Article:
How We Miss God’s Healing
All disappointment is a result of unmet expec
tations. When our expectations are out of alignment, we can find ourselves disappointed at the craziest things. We can even get angry when we receive something we want in a way we didn’t want to receive it. Naaman was no different.
But Naaman became angry and stalked away. “I thought he would certainly come out to meet me!” he said. “I expected him to wave his hand over the leprosy and call on the name of the Lord his God and heal me! (2 Kings 5:11 NLT)
Naaman was a great warrior and lead Aram’s army. However, as great as his skills at combat were, he suffered a stigmatizing disease- leprosy. Having so great a reputation and such an obvious insecurity, Naaman was prone to the same defensive and overcompensating attitudes we wear all the time. When he finally stood at Elisha’s doorstep, he faced not only being healed of his skin condition but his arrogant and insecure attitude as well.
Naaman was offended Elisha didn’t greet him in person. His disease always caused people to be avoid being near him. It was an old and raw wound, and it caused an immediate overreaction. If it wasn’t for his servants, Naaman would have went home just as diseased as when he met God’s prophet. His reaction threatened to keep him from the healing he long for.
What reactive attitudes show up in you that threaten to keep you from God’s healing?
God knows our condition, both of our body and our hearts. He’ll heal the former but almost always as a means to heal the later. It was only through Naaman’s humility that he received the healing he longed for.
You have heart wounds. So do I. We all do. They vary from deep bruises to bleeding gashes. When the pain of our wound flares up, it becomes all we can see. Our story, our worldview, our perception of others, all become myopically focused through the lens of that pain. That’s when we miss our opportunities for healing.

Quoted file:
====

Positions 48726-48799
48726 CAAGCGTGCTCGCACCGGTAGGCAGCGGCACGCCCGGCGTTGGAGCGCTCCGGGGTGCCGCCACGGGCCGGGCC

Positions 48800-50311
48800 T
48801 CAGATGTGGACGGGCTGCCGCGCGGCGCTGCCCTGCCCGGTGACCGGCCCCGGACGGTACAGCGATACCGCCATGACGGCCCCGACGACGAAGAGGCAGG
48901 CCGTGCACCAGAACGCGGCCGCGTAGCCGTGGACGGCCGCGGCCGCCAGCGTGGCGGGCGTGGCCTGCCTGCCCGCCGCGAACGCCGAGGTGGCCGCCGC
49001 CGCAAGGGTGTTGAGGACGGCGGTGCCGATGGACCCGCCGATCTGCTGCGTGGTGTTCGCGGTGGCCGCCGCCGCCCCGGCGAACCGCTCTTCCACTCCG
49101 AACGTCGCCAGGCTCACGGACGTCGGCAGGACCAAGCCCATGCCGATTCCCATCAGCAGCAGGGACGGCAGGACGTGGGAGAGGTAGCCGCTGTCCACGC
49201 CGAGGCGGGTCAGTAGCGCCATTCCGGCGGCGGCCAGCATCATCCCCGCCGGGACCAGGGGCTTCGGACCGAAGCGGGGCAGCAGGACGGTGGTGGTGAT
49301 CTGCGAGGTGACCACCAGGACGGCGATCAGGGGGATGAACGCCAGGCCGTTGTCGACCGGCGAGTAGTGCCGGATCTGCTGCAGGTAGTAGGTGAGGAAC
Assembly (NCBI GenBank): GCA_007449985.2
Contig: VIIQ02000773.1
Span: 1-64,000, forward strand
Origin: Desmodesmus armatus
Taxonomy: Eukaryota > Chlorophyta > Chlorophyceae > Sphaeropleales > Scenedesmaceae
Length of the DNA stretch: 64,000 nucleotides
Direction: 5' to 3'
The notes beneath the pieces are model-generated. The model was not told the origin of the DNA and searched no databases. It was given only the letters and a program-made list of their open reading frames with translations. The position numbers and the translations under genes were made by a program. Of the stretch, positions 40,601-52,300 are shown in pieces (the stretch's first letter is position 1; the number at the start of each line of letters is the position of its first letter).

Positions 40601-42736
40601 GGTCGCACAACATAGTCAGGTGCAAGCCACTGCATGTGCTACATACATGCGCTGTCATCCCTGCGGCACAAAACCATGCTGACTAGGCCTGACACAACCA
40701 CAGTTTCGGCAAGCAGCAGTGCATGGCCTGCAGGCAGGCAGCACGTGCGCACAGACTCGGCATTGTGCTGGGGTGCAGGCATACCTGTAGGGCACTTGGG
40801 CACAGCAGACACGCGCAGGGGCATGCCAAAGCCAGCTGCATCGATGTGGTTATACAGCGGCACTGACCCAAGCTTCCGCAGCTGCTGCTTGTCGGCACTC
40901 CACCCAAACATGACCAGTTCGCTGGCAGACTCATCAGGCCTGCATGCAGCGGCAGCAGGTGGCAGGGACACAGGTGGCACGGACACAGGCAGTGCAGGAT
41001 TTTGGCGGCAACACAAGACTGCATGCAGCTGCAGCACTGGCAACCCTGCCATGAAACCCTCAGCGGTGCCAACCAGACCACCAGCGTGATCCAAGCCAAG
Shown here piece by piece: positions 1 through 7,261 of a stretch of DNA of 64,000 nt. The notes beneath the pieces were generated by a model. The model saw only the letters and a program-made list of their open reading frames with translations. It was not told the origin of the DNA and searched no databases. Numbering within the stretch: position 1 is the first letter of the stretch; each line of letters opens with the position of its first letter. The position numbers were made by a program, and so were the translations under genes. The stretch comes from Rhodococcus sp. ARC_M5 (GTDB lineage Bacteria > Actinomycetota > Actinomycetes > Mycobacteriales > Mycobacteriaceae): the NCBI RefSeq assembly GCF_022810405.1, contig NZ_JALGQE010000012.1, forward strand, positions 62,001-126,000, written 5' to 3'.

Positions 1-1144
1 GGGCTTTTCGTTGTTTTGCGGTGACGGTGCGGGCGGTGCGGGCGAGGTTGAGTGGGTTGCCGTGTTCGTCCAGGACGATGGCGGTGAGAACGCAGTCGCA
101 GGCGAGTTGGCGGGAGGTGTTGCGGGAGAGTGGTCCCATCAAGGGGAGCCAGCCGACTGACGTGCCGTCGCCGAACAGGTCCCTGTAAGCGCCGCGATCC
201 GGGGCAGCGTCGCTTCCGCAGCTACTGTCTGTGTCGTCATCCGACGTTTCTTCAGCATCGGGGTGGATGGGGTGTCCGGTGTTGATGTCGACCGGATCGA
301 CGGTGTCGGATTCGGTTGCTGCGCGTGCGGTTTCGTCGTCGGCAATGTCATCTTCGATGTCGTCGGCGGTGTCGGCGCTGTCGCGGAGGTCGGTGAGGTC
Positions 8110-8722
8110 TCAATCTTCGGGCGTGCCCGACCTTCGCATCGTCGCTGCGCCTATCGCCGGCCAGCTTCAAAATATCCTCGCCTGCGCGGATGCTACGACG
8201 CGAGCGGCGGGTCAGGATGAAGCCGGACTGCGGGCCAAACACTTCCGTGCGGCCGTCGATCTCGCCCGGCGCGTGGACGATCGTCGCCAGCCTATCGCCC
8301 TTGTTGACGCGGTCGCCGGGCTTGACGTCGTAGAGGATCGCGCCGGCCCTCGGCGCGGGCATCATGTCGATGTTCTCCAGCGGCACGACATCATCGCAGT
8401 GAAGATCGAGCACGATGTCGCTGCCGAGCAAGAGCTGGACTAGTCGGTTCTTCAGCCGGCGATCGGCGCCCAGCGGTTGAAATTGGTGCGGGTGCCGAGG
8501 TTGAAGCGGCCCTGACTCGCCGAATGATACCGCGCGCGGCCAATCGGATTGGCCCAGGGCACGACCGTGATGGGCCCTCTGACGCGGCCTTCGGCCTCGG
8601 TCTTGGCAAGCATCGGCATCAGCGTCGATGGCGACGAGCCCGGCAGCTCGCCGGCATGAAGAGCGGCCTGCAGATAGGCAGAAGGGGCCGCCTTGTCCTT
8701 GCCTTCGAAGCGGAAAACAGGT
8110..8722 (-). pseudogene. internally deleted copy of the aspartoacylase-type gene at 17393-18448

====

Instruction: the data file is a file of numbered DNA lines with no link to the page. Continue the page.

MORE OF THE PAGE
God knows the wounds of your heart. He longs to heal them, but to do so he has to touch them. We avoid the pain of having our wounds explored, cleaned, and sutured. Instead, we protect them, lick them, and growl at anyone who gets too close.
God is not scared of your wounds. His invitation for healing remains open to you. But you have to be willing to go through the process of healing. Naaman’s pride could have returned him home as sick as he arrived. You have to want healing more than protecting your pride, your public image, your old habits, and your fear. The fear of healing is worse than the process of receiving it. We only envision the difficulty of it and can’t see the relief that comes from it. I’ve never talked with anyone who regretted the process of healing once on the other side of it. How terrible a thing fear is to keep us from true freedom and healing.
May you have the courage to finally seek healing for your heart-wounds. It will be painful, but not nearly as painful as living with them. The healing will bring you a freedom you can’t even imagine.
Aron Strong, LMFT, was a pastor for more than a decade before transitioning to professional counseling. He is the director of Pathways Counseling in Murfreesboro and writes daily devotionals at www.biblebreakfast.club. He has been married for nearly 20 years, has a young son, two dogs and two cats.